The H-1B visa is issued for up to three years, but may be extended. This provides a maximum stay of six years. The H1-B visa holder can apply for a Green Card (Legal Permanent Residency) if a company wants to sponsor his/her application.
Dual Intent – Can an H1-B Alien Intend to Immigrate Permanently to the U.S.?
Yes. An H-1B alien can be the beneficiary of an immigrant visa petition, apply for adjustment of status, or take other steps toward Lawful Permanent Resident status without affecting H-1B status. This is known as "dual intent" and has been recognized in the immigration law since passage of the Immigration Act of 1990. During the time that the application for LPR status is pending, an alien may travel on his or her H-1B visa rather than obtaining advance parole or requesting other advance permission from Immigration to return to the U.S.
Advance Degree Exception Category
Congress authorizes the USCIS to issue a maximum of 65,000 new H-1B visas per fiscal year with some exceptions. If the employee you wish to employ holds a Master’s Degree or higher from a United States university, he or she is eligible for one of 20,000 H-1B Visas set aside for people with that level of education.
The first 20,000 H-1B visas issued to alien workers with U.S. master's degree or higher are exempt from the 65,000 cap; H-1B visas issued to such individuals subsequent to the first 20,000 are then counted against the overall 65,000 cap. Some U.S. Senators have proposed increasing the cap, but such legislation has not yet been passed by Congress. Foreign nationals in the U.S. in lawful H-1B status who are seeking to extend their visa or change employers are not affected by the annual limit.
Change of Status
Employers should also be aware that if their prospective employee is currently in the U.S. and wants to change status to H-1B, that foreign national must be in a lawful nonimmigrant status through October 1, 2007, the start of FY 2008, so that change of status can be granted. If the foreign national's current nonimmigrant status will expire prior to October 1, 2007, the foreign national must either extend their status, which may be difficult, or return to their home country and consular process their H-1B visa.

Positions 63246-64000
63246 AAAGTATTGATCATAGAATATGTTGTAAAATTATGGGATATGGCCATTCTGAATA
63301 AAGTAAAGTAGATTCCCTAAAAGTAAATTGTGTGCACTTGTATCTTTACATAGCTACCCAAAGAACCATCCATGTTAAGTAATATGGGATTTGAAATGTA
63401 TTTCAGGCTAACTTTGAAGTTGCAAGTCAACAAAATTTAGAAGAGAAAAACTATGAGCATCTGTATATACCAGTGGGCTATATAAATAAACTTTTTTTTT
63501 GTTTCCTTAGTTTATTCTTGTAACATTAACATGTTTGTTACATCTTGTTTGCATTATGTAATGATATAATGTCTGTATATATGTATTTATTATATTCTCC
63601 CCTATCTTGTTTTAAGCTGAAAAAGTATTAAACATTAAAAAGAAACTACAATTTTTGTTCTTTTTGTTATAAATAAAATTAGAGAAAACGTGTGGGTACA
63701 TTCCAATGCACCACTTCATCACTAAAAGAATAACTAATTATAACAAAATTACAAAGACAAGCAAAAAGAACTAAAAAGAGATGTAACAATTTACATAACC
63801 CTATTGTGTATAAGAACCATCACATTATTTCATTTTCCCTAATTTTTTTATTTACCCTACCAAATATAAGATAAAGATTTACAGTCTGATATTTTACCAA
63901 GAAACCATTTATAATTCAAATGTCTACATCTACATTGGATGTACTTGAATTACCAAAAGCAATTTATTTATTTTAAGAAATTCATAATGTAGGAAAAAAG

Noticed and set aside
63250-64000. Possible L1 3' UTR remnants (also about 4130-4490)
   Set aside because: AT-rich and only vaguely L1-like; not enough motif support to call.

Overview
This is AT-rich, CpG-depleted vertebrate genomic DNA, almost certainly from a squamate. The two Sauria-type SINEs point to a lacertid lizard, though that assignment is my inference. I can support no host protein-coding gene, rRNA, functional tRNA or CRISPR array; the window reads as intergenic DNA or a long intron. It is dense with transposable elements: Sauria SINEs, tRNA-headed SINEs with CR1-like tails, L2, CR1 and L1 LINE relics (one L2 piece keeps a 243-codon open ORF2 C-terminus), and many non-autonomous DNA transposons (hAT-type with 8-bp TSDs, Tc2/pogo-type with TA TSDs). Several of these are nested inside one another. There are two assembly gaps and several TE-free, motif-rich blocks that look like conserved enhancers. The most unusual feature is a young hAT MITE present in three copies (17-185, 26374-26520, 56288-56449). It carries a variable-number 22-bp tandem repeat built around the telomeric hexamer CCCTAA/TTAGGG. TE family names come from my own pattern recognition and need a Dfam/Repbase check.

Extension of Six Year Time Limit
H-1B workers are subject to a limitation of six years; upon completing six years employment in H-1B status, they must depart the U.S. for one year before commencing new H-1B employment. The American Competitiveness in the 21st Century Act of 2000 ("AC21") permits H-1B workers to extend their employment beyond six years if certain requirements are met. Any time spent as an H-4 dependent will not count towards the six-year limitation in H-1B status. A foreign national who was in the U.S. in valid H-1B status for less than the six-year maximum period of admission, but has since been outside the U.S. for more than one year can elect to either: (1) be re-admitted for the "remainder" of the initial six-year admission period without being subject to the H-1B cap if previously counted, or (2) seek to be admitted as a "new" H-1B alien subject to the H-1B cap.
Spouse and Children of the H-1B Visa Holder
Dependents of the H-1B visa alien are granted H-4 visas. H-4 visas are non-employment authorized. H-4 visa holders may study in the United States, but my not work unless they obtain a work visa in their own right.
Change of Employers
As long as the alien continues to provide H-1B services for a U.S. employer, most changes will not mean that an alien is out of status. An alien may change H-1B employers without affecting status, but the new H-1B employer must file a new Form I-129 petition for the alien before he or she begins working for the new employer. The merger or sale of an H-1B employer’s business will not affect the alien’s status in many instances. However, if the change means that the alien is working in a capacity other than the specialty occupation for which they petitioned, it is a status violation.